The more productive your team is, the more money you make. The trouble is that few productivity investments justify their cost.

Sure, you could get everyone new computers, buy state-of-the-art project management software, or even swap out poor performers on your team. All of those things might soup up your team’s productivity — but will they? You won’t know until you’ve spent tens of thousands on technology or new hires.

Rather than make big, uncertain bets, spend a little to improve your office environment. The right degree of openness and the right amenities can make double-digit improvements to your team’s productivity. These four tweaks are a great place to start:

1. Control noise levels.

You know how distracting a noisy workspace can be. Noise-canceling headphones or white-noise apps can help, but they’re not office-wide solutions. Especially if you have an open-concept space, invest in soundproofing. Adding mass loaded vinyl to the walls can drop noise levels by dozens of decibels.

If you have a multimedia production team that works on podcasts or other audio assets, go the extra mile. Use acoustical caulk to seal spaces between sound panels and floors. Consider adding a floating floor — which is really just a wooden framework atop the existing floor — to dampen vibrations. Although those are more expensive upgrades, bear in mind that they’ll make teams on both sides of the door more productive. 

2. Designate a creative space.

Most workers feel their office space doesn’t help them be creative. They might be fine sitting in a cubicle while they hammer out emails, but what about when it’s time to come up with that next marketing campaign? For creative activities, employees need a dedicated space. 

Fortunately, your creative space doesn’t need to be huge. Because brainstorms and other creative collaborations work best with small teams, a space for six or 10 should be enough. Outfit it with comfortable yet visually interesting furniture, thought-provoking art, and mementos from your company’s creative successes. Be sure to give it the noise-reduction treatment, too.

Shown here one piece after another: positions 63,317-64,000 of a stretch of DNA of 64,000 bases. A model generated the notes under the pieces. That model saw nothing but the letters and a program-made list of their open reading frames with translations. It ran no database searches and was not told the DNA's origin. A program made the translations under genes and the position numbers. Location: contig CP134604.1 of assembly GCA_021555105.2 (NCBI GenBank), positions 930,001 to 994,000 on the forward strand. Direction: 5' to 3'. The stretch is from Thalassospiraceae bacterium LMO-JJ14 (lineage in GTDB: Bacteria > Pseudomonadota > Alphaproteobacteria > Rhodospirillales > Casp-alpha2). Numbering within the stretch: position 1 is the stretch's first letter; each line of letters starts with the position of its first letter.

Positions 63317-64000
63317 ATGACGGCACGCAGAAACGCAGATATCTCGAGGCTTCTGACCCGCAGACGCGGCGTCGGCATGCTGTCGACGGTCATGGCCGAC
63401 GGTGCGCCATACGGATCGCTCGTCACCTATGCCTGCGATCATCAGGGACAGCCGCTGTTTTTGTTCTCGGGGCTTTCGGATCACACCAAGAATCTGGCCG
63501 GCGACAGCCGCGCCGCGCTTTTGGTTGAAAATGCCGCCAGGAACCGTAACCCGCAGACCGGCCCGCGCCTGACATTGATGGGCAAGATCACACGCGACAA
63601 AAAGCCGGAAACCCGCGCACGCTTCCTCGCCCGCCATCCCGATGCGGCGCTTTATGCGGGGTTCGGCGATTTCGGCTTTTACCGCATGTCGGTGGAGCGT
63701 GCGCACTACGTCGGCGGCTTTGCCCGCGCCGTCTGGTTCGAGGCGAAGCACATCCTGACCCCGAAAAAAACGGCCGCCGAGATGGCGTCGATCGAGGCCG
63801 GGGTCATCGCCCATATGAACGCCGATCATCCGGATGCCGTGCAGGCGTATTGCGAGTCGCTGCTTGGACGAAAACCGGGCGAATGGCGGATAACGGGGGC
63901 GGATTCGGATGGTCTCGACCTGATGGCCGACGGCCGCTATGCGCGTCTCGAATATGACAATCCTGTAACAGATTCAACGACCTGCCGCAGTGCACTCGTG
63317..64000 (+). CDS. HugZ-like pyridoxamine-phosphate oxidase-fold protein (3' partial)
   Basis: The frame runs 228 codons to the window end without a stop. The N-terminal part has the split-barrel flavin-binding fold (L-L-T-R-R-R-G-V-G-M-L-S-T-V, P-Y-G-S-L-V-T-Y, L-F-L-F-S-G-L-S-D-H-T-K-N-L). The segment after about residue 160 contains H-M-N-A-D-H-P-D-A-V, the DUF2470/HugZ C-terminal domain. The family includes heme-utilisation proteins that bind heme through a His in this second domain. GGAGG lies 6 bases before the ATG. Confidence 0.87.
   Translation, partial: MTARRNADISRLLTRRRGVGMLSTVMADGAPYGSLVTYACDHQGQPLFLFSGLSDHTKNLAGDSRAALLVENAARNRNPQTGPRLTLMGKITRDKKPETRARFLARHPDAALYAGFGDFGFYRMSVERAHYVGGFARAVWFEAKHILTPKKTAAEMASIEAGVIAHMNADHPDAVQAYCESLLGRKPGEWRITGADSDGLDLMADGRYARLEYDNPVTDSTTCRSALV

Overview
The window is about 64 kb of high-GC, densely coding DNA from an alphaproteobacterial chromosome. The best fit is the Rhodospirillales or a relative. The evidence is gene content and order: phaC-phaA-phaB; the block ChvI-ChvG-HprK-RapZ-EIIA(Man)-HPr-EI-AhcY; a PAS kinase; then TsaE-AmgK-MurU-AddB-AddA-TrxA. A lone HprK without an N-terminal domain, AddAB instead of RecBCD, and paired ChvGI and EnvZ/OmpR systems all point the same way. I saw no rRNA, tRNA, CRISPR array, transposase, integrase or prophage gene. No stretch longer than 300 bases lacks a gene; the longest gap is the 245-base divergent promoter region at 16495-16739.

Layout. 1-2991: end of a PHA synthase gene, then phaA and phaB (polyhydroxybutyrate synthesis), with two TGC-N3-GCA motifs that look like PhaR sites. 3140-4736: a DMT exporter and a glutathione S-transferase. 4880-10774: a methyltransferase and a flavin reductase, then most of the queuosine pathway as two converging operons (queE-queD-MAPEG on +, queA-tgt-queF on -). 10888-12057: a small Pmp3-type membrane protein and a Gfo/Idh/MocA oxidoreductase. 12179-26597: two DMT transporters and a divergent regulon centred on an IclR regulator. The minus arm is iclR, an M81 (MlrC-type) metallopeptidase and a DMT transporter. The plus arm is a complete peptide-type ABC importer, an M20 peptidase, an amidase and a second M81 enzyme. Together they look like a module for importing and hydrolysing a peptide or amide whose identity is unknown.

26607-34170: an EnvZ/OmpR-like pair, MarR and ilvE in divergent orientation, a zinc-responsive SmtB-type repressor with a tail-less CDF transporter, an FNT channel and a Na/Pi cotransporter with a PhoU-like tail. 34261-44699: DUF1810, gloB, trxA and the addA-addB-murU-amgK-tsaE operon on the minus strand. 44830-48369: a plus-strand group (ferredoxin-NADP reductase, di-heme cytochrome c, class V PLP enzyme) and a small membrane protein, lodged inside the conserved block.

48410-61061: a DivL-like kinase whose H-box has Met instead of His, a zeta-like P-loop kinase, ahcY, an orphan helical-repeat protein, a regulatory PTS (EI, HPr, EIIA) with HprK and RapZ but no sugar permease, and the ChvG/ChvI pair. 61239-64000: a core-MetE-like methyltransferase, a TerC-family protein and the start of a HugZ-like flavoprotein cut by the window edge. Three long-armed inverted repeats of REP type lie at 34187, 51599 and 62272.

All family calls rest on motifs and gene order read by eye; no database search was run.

If you’re at an agency or another company with lots of creatives, take a “phone booth” approach. Let people check out closet-sized rooms where they can strategize, write, and design. Although real walls are a better choice for noise-proofing, curtain dividers can work if you’re on a tight budget.

3. Upgrade your work stations.

Don’t just pay attention to the rooms of your office; think about the stations team members actually work at. Nearly half of workers who switch from a seated desk to a standing one report that it increases their productivity.

Just as importantly, think about the equipment your employees use. You may not have the funds to buy everyone a brand-new computer, but you can probably afford some new accessories. Are old keyboards giving people carpal tunnel?

Does a left-handed employee need a special mouse? Improving ergonomics can boost productivity while reducing stress and work-related healthcare expenses. 

4. Use color wisely.

Have you ever noticed how much a fresh coat of paint can change the mood of an entire room? Depending on how your office is painted, your color scheme might be creating stress or a sense of sterility.

What colors are best for an office space? Experts suggest choosing subtle colors like off-white, light blue, teal, or gray. Cool tones produce a calming effect and also give a professional impression to visitors. Warm ones like yellow, light orange, or pink can work for creative spaces.

The only two “never ever” colors for office spaces are stark white — which can seem clinical and dirties quickly — red, and black. Especially when it’s a bright hue or used on every wall, red can amplify anxiety. Black walls can make spaces feel suffocating or depressing.

Your workspace doesn’t have to be a palace in order to promote productivity. Ask team members which upgrades matter most to them, and budget accordingly. You can always invest in others once the initial improvements pay off.

Brad Anderson

Brad Anderson

Editor In Chief at ReadWrite

Brad is the editor overseeing contributed content at ReadWrite.com. He previously worked as an editor at PayPal and Crunchbase. You can reach him at brad at readwrite.com.